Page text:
Loco for Cocoa: 11 NYC Hot Chocolate Spots

Jonathan Zeller

Some malcontents grouse about NYC's cold winter temperatures (we suspect they're the same people who spend the summer cranking up the AC in their apartments), but the City's positive thinkers know that chilly conditions are the perfect complement to a piping-hot mug of homemade cocoa. As such, we've compiled a list of excellent hot chocolate spots that'll warm your hands and tickle your taste buds this season.

200 Fifth Ave., 646-398-5100, Flatiron, Manhattan
The Italian superstore's Caffe Lavazza serves a very dark, very thick hot chocolate. An Eataly representative says that they make the drink by mixing an imported chocolate powder (which is not available for purchase at the store) with steamed milk and letting the concoction sit until it settles at its desired sludgy consistency.

1796 Broadway, 212-974-3444, Midtown West, Manhattan
233 Bleecker St., 212-206-1738, West Village, Manhattan
Fifth Avenue at West 72nd Street, Upper East Side, Manhattan (a food cart open from April through September)

The gianduja-flavored hot chocolate at Grom tastes like liquid Nutella. Yes, while it's best known for its gelato, this Italian import also pours a mean cocoa—giving those of us who won't eat anything frozen when the wind chill is below zero a reason to visit. They've also got dark- and milk-chocolate versions of the stuff, made with milk, cream and Venezuelan and Colombian chocolate.

Jacques Torres Chocolate
66 Water St., 718-875-1269, DUMBO, Brooklyn
285 Amsterdam Ave., 212-787-3256, Upper West Side, Manhattan
350 Hudson St., 212-414-2462, SoHo, Manhattan
Rockefeller Center, 30 Rockefeller Plaza, 212-664-1804, Midtown West, Manhattan

The man who may well be New York City's most famous chocolatier—and whose shop played a role in DUMBO's revitalization—offers "wicked" hot chocolate made with ancho and chipotle peppers, as well as a satisfying "classic" variety.

Serendipity 3
225 E. 60th St., 212-838-3531, Upper East Side, Manhattan
Serendipity 3's oxymoronic Frrrozen Hot Chocolate has a lot in common with the 2001 film Serendipity—both require extensive suspension of disbelief. Could such a convenient set of coincidences really unite John Cusack and Kate Beckinsale? Probably not. Can a beverage be simultaneously "frrrozen" and hot? Only when considering quantum physics. But if you don't think too hard, you might enjoy the movie and the drink all the same.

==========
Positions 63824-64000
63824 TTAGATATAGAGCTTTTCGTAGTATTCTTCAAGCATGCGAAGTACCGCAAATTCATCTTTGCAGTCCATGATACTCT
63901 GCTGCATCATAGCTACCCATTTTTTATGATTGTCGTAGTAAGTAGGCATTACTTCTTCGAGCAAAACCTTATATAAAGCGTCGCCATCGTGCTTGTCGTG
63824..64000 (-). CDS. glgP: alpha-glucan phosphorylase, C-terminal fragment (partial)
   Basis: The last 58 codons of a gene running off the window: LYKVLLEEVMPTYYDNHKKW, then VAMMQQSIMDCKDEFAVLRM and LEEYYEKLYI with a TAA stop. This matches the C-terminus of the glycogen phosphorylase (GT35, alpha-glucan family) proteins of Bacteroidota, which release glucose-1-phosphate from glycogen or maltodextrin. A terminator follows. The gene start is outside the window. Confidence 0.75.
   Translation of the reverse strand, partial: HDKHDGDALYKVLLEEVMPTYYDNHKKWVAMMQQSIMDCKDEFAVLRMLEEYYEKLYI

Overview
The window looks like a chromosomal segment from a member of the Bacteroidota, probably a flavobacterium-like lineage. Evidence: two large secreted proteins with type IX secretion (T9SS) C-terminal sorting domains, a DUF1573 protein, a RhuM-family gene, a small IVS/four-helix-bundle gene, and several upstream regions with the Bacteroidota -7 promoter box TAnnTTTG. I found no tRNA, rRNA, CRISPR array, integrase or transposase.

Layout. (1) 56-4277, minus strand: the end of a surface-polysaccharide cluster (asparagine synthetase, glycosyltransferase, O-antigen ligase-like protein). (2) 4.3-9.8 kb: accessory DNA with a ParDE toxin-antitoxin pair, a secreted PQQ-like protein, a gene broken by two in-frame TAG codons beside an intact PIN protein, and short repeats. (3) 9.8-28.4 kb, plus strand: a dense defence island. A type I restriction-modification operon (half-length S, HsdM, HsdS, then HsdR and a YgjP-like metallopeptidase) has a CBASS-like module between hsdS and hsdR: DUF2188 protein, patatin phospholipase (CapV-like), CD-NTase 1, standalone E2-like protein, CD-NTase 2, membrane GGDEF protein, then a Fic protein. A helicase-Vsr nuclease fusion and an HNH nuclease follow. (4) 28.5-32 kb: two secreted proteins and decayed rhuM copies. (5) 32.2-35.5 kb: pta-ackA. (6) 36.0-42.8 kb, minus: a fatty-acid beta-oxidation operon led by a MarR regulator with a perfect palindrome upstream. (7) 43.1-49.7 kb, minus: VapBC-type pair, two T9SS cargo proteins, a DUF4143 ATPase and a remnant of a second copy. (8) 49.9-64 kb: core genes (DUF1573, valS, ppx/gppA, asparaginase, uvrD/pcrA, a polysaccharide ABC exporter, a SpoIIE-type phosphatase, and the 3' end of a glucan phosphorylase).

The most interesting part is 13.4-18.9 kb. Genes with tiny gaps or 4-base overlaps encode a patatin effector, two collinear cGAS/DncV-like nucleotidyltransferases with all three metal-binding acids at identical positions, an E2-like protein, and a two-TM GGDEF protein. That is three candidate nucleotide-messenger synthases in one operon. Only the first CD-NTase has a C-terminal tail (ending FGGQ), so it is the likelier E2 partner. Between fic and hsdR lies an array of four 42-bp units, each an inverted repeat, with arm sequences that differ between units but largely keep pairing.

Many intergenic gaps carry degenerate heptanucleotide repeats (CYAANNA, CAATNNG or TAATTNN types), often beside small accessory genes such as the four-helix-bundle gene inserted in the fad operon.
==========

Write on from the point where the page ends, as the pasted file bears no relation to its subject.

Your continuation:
The Russian Tea Room
150 W. 57th St., 212-581-7100, Midtown West, Manhattan
Sure enough, the famed Russian Tea Room, home to such ornate decorations as a 20-foot-tall golden tree adorned with Venetian glass eggs—and whose menu features, for example, Golden Osetra caviar—offers its own "signature hot chocolate," complete with whipped cream and marshmallows. The toasty, tasty treat is a relatively affordable way to get a foot in the door at one of the City's fanciest eateries.

MarieBelle New York
484 Broome St., 212-925-6999, SoHo, Manhattan
MarieBelle is known for intricately designed handcrafted chocolates that look like miniature works of art. The staff at the confectionery's Cacao Bar and Tea Salon puts the same care into its dark, rich, pudding-thick Aztec hot chocolate, which comes in European (made with water) and American (made with milk) varieties. It's also available in spicy and iced versions (the latter served only in the summer).

The City Bakery
3 W. 18th St., 212-366-1414, Union Square, Manhattan
This Union Square–area mainstay peddles delightfully viscous liquid cocoa, which—while satisfying enough in its simplest form—is featured in many imaginative iterations at the bakery's own Hot Chocolate Festival every February. Last year’s flavors included ginger, banana peel and something called "Ode to the Polar Bear."

Cocoa Bar
21 Clinton St., 212-677-7417, Lower East Side, Manhattan
228 Seventh Ave., 718-499-4080, Park Slope, Brooklyn

Cocoa Bar offers mint, cinnamon, spice and banana twists on hot chocolate. To make it, the staff melts down Belgian dark chocolate and mixes it with water or milk (dairy, soy or almond). For those who prefer their beverages alcoholic, the staff is glad to suggest chocolate-and-alcohol pairings.

The Chocolate Room
269 Court St., 718-246-2600, Cobble Hill, Brooklyn
Though we're disappointed that this is not actually a room made out of chocolate, we appreciate the Brooklyn institution’s diverse lineup of liquid cocoa concoctions, including "classic," dark, spicy...and even a hot chocolate float.

Max Brenner: Chocolate by the Bald Man
841 Broadway, 646-467-8803, Union Square, Manhattan
Dessert tycoon Max Brenner (a fictional character who's a composite of the venue's two founders) serves hot chocolate in a specially designed "hug mug," which encourages patrons to hold the drink with both hands for maximum comforting effect. The cocoa is available in milk, dark and white chocolate versions.

Petite Abeille
134 W. Broadway, 212-791-1360, TriBeCa, Manhattan
401 E. 20th St., 212-727-1505, Gramercy, Manhattan
44 W. 17th St., 212-727-2989, Chelsea, Manhattan

Petite Abeille gets its name from a Belgian children's book—the moniker means "little bee." Belgium is known for its waffles, beer and chocolate, and these representatives don't let diners down on any of those fronts. The hot chocolate is made from 70% Callebaut chocolate, which is shaved, melted down and mixed with whole milk and a little bit of half-and-half.